How to Prepare For a Flash Flood
When you know there’s a storm coming like Hurricane Harvey, you know to expect that there will likely be dangerous levels of rain and at least the potential for flooding. What I’m talking about here is a “flash flood,” which by its very definition is unpredictable. Combine that unpredictability with the force of rushing water and it’s easy to see why flash floods are deadly. So what can you do?
Floods can happen anywhere, anywhere it rains, not just in places where it rains alot. And surprisingly, according to NSSL, the National Severe Storms Laboratory, in the U.S. floods kill more people each year than tornadoes, hurricanes or lightning.
What are the risks of flash floods?
Places where there are a lot of roads, buildings or sidewalks (you average city in other words) are at risk for flash floods, because water can’t be absorbed through those surfaces. If there’s a lot of water all at once, it has nowhere to go. City storm drains can’t handle a lot of water all at once.
It’s nice to live by a river, but these are the areas that are at highest danger of flooding in general. Embankments or levees are built to withstand what is considered a reasonable amount of water, but they might not be build high enough to handle an abnormal amount of water.
It’s not likely that dam would fail, but not impossible. Again, according to NSSL, in 1889 a dam break upstream from Johnstown, Pennsylvania, released a 30- to 40 foot wall of water that killed 2,200 people within minutes.
Rocky, clay soil
These soils don’t absorb water. The water keeps flowing along because it can’t absorb into the ground.
Very intense rainfall
Try water a plant that hasn’t been watered in dry weather in several days. You might expect the water to soak right in to the soil, but the opposite happens. It runs off. If the soil is already saturated, likewise, the water will have nowhere to go.
Steep mountains or canyons
Flash floods frequently occur after rainfall in canyons areas, where the soil, geography and steep terrain funnel water into one small area.
Can a flash flood be predicted?
A few inches, like 6 inches or even less of fast-moving water, can knock a person off their feet. A foot of moving water can carry you away. And more than that could carry away something as large as a car.
The reason they’re called “flash floods” is because they really CAN’T be predicted with any certainty. The best you can do is keep yourself aware of the factors that can contribute to a flash flood.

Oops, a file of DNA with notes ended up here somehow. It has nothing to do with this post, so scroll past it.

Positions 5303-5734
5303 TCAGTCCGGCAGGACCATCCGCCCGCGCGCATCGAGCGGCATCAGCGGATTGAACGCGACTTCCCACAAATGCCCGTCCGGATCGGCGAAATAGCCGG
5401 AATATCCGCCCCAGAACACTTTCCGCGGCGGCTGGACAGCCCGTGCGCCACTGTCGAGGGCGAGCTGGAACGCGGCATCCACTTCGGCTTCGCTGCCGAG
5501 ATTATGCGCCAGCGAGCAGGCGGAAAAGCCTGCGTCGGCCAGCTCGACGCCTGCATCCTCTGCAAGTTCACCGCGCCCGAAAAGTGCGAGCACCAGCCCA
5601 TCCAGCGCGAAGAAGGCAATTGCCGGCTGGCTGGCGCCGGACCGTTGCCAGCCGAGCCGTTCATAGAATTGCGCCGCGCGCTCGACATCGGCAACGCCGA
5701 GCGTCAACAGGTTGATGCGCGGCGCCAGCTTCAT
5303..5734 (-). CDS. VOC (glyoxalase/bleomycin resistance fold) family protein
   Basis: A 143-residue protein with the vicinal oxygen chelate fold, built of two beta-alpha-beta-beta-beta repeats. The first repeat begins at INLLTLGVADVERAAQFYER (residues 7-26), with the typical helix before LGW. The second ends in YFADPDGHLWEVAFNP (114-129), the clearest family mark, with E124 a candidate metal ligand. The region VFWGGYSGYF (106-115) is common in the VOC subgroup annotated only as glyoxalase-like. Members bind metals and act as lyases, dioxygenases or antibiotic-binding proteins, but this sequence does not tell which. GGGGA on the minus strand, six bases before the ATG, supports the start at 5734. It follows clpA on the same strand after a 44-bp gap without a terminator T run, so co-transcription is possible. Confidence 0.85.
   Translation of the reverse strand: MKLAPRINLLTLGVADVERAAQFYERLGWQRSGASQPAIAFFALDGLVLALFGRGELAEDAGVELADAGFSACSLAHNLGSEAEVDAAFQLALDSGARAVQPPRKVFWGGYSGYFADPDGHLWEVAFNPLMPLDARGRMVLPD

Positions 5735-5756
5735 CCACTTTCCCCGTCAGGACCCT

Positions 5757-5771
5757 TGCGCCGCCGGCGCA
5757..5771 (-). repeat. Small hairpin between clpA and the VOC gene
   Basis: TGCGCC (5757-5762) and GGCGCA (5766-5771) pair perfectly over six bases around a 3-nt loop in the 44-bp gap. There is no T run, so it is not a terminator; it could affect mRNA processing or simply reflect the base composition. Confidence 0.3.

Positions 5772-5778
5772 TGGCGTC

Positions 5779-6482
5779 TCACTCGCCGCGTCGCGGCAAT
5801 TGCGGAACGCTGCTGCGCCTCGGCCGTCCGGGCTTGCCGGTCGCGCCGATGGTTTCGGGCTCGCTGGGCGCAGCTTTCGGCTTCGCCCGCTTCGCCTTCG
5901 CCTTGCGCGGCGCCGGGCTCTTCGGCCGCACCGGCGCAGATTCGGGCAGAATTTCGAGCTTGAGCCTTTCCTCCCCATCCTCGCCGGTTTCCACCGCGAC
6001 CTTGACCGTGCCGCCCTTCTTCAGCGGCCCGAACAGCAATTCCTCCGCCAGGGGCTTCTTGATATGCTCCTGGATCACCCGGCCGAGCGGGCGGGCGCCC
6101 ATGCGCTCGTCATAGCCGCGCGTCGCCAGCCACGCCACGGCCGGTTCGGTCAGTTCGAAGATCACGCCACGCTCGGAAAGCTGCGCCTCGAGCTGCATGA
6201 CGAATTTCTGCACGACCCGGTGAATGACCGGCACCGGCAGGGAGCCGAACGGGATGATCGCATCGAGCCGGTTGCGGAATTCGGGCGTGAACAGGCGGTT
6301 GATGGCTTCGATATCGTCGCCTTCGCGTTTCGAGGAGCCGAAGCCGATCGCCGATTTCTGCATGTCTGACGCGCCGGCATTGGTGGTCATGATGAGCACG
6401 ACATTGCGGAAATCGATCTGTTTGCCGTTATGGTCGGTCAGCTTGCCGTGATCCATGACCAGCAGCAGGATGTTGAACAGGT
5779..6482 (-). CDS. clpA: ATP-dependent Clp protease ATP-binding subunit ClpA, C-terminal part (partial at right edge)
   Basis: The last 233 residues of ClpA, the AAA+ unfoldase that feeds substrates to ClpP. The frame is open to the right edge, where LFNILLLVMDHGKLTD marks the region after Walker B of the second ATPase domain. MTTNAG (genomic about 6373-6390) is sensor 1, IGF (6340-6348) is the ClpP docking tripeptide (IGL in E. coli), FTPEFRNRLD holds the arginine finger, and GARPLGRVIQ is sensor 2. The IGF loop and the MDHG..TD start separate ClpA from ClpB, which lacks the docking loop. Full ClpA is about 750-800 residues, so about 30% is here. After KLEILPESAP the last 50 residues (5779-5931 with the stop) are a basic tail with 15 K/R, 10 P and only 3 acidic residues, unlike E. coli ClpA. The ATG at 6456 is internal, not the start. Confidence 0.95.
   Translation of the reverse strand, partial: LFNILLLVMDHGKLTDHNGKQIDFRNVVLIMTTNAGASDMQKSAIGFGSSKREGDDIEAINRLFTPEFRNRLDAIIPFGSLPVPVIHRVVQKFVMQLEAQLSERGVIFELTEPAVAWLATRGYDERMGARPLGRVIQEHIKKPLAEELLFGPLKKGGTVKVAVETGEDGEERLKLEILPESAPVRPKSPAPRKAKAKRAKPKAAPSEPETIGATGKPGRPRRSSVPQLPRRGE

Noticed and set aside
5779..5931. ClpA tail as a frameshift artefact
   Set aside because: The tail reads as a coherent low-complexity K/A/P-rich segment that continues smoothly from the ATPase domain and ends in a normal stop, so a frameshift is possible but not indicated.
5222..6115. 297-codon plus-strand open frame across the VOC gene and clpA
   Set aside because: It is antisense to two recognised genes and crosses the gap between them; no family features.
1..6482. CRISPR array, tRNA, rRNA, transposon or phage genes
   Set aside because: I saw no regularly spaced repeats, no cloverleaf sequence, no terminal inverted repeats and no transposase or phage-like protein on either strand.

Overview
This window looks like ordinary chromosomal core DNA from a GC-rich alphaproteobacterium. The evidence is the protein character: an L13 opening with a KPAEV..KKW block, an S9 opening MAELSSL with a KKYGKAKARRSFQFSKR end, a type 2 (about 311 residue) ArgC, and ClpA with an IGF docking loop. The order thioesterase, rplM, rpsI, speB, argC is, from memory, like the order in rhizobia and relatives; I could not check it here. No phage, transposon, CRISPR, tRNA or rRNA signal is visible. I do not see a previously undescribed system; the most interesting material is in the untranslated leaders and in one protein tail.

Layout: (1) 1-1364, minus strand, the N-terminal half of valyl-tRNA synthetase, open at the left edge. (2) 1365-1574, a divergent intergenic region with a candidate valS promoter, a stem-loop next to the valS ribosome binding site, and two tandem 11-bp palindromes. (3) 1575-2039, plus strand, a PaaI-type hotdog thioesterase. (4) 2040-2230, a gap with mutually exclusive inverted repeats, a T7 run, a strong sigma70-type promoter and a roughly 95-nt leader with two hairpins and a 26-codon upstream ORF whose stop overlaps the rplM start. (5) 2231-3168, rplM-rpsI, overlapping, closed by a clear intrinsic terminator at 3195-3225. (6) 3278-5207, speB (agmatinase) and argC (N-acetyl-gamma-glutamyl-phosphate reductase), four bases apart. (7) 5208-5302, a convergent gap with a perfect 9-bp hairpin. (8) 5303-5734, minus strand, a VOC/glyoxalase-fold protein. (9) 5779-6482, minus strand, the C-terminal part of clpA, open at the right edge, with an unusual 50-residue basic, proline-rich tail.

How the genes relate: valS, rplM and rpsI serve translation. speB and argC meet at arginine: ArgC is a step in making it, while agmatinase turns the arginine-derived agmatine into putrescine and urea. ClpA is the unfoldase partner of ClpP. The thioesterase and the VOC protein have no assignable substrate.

- Keep an eye on your local weather. If there is a significant rain event, stay aware of it.
- Keep yourself informed about local emergencies if you live near a dam.
- If you live near a river or near a place where there is a low water crossing, make it your business to stay informed about weather and water conditions.
- Is the ground filling up with pools of water? If so, and it continues to rain, that means the soil is getting saturated and there is nowhere for the water to go.
- Know the higher ground in your area where you can move to if necessary.
- Do not try to walk through moving water. Even if it looks shallow.
- Do not try to drive through a flooded road.
- Have stored water. If there’s a flood the community’s water supply may not be safe to drink.
- Stay out of buildings that have flooded. Water can cause structural damage.
- Avoid the mud left over from a flood. It can contain sewage and chemicals.
Be Prepared for Flash Floods
- Avoid parking your car near water (rivers/streams) when there is a significant rain event.
- Take a page from Hurricane Harvey lessons and get yourself a rowboat, kayak or inflatable raft that you keep under your bed or in your car.
- Be aware of the flood warnings:
-a Flood Watch means flash flooding or flooding is possible within the designated watch area – be alert. This is the lowest warning level.
-a Flood Warning means flash flooding or flooding has been reported or is imminent – take necessary precautions at once! Get to higher ground! This is serious!
-An Urban and Small Stream Advisory means that flooding of small streams, streets and low-lying areas, such as railroad underpasses and urban storm drains is occurring. This could be serious!